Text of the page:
A friend of mine who’s a media executive described a recent meeting thus:
“At the end of the meeting, their CEO agrees we’ll have a decision by Friday. Then she said, ‘…and you may need to bug me a lot before then, send me a lot of emails on Thursday, call me…go ahead and do it, I won’t mind and I’ll probably need to be reminded.”
My friend’s take on this well-intentioned statement was that we’ve gotten to such a level of media (email, web, social media, etc.) overload that senior folks in all walks of life are simply abdicating responsibility for being functioning, capable people who stick to deadlines, reply in a timely manner, remember what they say and follow through on their promises.
It’s a sad state of affairs which basically says: I leave it up to you to bug me enough that I pay attention.
There are lots of directions we could go from here – about people not spending time on the right things; about how more information is leading to less effective leadership; about fighting this tooth and nail in your organization by creating cultural norms that are the exact opposite of this tidal wave of abdication of responsibility.
Instead, let’s be overwhelmingly practical and take this moment to remind ourselves that the ability to stand in front of a person and get their real attention is more at a premium than ever.
That you need to master multiple channels of communication to get through to different folks (texting in Europe and the developing world; email plus phone plus text here in the U.S.; etc.).
That, instead of sending the eleventh email and waiting, you’d best have your top customers/clients/relationships on speed dial. (Really. Do you? Do you have the cellphone number of all your Board members in your phone and at your fingertips? Why not?)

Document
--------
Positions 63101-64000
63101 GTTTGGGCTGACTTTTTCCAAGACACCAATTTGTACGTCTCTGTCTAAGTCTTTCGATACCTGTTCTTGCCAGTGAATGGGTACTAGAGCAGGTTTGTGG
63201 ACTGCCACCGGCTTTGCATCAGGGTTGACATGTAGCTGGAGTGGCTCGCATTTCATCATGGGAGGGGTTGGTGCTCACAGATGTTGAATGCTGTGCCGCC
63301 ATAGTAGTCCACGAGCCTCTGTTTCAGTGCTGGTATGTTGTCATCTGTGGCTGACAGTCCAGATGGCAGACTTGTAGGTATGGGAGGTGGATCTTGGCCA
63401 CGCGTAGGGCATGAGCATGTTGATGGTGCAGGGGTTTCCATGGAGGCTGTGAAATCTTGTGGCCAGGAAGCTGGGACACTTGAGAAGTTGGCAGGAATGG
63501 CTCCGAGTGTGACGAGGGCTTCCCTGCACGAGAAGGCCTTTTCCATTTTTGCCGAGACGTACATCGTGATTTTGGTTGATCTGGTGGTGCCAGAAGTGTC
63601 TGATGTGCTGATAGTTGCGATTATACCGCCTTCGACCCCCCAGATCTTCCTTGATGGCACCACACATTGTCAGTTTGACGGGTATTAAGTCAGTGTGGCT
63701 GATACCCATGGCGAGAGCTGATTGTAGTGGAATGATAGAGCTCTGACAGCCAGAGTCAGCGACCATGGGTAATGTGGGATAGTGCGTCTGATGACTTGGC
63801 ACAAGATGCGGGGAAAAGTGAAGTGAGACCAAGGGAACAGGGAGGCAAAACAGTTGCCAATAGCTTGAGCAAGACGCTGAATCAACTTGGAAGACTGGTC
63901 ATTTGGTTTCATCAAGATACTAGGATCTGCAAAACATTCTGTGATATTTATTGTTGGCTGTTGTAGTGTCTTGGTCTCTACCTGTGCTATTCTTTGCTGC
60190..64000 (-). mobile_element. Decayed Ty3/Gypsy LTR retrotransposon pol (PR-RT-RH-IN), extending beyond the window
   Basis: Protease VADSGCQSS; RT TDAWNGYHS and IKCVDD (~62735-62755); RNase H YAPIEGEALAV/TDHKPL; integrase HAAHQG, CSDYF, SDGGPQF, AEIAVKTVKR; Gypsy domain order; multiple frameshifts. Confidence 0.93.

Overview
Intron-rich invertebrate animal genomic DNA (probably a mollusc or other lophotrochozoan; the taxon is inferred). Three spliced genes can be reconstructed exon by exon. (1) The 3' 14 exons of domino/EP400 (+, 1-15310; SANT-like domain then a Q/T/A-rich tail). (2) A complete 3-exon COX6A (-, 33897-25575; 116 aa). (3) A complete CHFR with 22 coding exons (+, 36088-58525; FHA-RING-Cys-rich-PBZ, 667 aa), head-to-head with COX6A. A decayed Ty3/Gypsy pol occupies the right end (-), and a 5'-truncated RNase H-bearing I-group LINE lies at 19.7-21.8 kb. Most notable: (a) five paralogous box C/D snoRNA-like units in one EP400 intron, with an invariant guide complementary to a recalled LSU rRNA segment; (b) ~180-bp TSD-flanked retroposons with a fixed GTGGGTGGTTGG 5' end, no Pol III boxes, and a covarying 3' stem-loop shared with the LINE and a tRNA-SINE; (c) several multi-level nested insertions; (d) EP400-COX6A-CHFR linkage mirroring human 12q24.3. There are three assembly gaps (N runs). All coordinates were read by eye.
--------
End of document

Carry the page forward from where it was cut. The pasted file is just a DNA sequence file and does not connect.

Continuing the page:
On the margin – sadly – I bet you have to be a little pushier than you’d like to be in order to break through.
One thought on “Time to be a little pushier”
Hey Sasha, I can agree with you enough. I reach out to non-profit professionals everyday and e-mail has become noise. Most people read the e-mail and don’t respond or it gets buried in thousands of e-mails(I’ve seen inboxes with 4k messages unopen). I am fascinated by the power of direct contact and just giving someone a call. Quite frankly, most individuals in a position of power answer their phone on the first ring. Derek Sivers provided great advice on this topic: http://sivers.org/call-the-destination
Unfortunately, many individuals default mode is “busy”. Which then requires those of us with awareness to bring stronger presence(stillness) in our interactions. I love your blog too!